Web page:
Shaina Shaw, a SOWF student, wearing her blue cap and gown at her West Virginia University graduation Shaina Shaw is the daughter of Navy Petty Officer 1st Class Scott Shaw who lost his life in 2005 while assigned to the Naval Special Warfare Command.  Shaina is a graduate of West Virginia University with a degree in Accounting.

How You Can Support SOWF

Memorial Day is the time when Americans collectively honor the military service members who gave their lives, but remembering those heroes shouldn’t be limited to a single weekend each year. “Memorial Day is every day for a Gold Star Family,” Corrigan said. “They're living it. It's important to know that they have support from ourselves and other organizations that are with them every day forward—from the point of loss until even beyond graduation,”

If you’re interested in contributing to the Special Operations Warrior Foundation’s year-round efforts to support military families, there are three easy ways to help.

  1. Shop with TRX during Memorial Day Weekend. TRX is donating 10% of all proceeds from Friday, May 28 through Monday May 31 to help empower families and support wounded Special Operations Personnel. Make a difference, and get moving to get strong for a lifetime.
  2. Make a Direct Donation to SOWF.  The SOWF website accepts both one-time and recurring donations. If you prefer to send a check, make it payable to SOWF and mail it to SOWF, PO Box 89367, Tampa, FL 33689. If you work for a company that offers charitable matching, don’t forget to complete the necessary paperwork with your HR team to match your donation.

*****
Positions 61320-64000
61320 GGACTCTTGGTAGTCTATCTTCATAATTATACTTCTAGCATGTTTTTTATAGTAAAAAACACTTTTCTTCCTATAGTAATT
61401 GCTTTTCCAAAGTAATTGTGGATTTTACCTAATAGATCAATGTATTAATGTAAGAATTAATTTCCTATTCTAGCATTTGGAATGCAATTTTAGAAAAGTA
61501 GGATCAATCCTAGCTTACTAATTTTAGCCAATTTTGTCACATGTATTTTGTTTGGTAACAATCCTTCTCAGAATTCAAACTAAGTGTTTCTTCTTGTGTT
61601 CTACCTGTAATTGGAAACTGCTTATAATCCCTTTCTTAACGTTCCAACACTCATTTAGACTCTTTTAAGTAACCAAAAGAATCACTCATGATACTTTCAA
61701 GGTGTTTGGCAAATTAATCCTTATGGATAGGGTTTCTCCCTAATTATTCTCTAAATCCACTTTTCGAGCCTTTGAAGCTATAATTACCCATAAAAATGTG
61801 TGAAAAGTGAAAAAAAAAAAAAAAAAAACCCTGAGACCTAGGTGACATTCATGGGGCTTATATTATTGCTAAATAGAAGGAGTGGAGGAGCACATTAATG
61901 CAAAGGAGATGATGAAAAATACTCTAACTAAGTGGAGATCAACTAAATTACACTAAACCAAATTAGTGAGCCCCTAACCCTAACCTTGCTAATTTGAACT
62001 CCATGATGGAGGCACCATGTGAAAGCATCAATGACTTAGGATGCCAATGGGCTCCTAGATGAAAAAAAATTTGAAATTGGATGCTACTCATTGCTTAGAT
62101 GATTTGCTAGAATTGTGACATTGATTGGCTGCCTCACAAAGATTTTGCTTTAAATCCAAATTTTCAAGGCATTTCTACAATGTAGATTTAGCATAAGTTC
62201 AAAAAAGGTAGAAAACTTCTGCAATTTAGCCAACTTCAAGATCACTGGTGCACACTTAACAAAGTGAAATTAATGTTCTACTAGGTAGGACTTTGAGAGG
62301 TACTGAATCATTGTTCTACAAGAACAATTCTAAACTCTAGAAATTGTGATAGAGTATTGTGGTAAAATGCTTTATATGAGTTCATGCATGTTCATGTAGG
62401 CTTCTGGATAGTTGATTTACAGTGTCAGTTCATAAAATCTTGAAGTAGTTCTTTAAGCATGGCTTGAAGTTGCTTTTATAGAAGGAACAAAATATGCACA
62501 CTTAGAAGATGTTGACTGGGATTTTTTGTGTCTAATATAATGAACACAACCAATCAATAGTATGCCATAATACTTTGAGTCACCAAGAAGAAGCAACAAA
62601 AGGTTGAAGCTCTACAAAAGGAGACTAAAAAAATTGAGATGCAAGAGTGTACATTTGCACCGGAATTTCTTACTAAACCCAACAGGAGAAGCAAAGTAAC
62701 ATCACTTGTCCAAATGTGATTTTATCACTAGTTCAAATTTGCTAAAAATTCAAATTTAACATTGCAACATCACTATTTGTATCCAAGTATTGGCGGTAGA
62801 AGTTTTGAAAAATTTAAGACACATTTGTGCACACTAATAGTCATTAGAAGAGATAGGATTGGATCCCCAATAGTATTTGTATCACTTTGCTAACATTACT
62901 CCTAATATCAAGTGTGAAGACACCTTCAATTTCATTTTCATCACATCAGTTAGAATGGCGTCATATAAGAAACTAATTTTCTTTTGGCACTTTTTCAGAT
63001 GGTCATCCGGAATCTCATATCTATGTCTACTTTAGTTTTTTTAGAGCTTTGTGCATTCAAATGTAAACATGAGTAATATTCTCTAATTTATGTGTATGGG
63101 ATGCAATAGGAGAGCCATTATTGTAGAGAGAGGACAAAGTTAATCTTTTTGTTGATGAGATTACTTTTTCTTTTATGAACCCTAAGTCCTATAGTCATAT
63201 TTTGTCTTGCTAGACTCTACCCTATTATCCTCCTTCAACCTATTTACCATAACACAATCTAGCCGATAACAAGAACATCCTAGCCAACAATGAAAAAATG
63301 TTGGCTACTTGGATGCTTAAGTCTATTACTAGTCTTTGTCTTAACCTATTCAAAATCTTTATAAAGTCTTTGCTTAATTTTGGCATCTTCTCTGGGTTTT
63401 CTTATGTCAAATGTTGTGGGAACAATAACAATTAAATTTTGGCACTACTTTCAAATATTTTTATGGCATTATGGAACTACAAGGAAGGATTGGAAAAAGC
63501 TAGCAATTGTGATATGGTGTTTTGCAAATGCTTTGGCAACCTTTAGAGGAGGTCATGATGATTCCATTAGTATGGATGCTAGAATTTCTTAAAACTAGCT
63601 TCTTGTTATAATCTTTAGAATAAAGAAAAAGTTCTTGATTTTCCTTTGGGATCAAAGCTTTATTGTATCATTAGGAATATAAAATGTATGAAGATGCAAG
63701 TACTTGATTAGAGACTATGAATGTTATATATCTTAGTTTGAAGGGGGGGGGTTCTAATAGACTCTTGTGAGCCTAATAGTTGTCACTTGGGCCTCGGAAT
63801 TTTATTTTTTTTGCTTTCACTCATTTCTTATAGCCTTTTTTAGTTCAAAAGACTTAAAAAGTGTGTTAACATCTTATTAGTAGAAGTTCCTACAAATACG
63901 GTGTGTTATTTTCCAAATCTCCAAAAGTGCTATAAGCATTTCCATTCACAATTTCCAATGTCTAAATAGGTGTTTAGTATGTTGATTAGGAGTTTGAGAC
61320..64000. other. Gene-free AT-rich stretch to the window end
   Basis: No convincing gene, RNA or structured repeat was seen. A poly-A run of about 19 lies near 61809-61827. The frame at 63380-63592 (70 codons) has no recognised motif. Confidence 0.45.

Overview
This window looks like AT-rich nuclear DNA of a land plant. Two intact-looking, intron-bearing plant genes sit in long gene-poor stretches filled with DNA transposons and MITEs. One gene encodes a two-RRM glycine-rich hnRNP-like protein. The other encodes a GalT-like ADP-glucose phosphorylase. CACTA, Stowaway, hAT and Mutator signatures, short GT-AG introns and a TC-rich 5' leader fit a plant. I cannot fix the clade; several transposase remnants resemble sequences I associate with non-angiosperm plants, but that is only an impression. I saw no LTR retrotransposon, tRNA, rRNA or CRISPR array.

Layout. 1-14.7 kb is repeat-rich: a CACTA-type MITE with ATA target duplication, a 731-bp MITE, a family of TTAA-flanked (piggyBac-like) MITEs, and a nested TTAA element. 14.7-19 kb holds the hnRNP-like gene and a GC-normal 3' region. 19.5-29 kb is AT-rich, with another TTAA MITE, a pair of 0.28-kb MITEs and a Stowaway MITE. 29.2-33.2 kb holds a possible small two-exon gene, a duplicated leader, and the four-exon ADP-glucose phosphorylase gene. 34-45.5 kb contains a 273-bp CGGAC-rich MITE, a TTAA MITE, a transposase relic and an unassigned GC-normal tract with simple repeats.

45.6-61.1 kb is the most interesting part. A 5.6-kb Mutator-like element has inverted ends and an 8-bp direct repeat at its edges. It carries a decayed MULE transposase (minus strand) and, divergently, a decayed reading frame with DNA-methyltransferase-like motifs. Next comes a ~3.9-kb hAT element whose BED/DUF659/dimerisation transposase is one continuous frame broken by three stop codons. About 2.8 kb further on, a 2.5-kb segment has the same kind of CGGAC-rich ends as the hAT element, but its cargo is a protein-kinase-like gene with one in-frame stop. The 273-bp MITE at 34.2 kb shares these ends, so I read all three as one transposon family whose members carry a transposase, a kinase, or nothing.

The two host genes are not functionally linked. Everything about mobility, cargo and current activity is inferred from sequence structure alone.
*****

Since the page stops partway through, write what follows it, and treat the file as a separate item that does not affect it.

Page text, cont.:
3. Enroll in Amazon Smile. Did you know that Amazon will donate 0.5% of the purchase price from eligible purposes to the charity of your choice? Choose Special Operations Warrior Foundation as your designated charity by going to smile.amazon.com or searching for Amazon Smile in your Amazon mobile app. (Only purchases made at smile.amazon.com or through an activated Smile account in the Amazon Shopping app will support your favorite charity, so check your settings.)

    Sean and Ryan Sweeney-1Ryan and Sean Sweeney are the sons of Army Staff Sergeant Paul Sweeney who lost his life in 2003 while assigned to 3rd Special Forces Group.  Ryan is a junior at Bloomsburg University of Pennsylvania majoring in Marketing.  Sean is a junior at Bloomsburg University of Pennsylvania majoring in Exercise Science.

Now in its fifth decade, Special Operations Warriors Foundation has supported more than 400 students through college graduation, and the staff are committed to working tirelessly to meet each new member family’s needs.

“It's a very personal mission...for those that were in special operations,” Corrigan said. “It's not lost on me. Every morning, I open the door and look at the pictures of the kids on the wall. My kids could be up on that wall, and be somebody else doing my job—taking care of them because I was the one that didn't come out.”

Every day is #MemorialDay at TRX, which is why we've partnered with the Special Operations Warrior Foundation to give back 10% of all proceeds from now to Monday May 31st. Shop our 20% OFF EVERYTHING event until June 1—consider it motivation to give back—and honor those that made the ultimate sacrifice.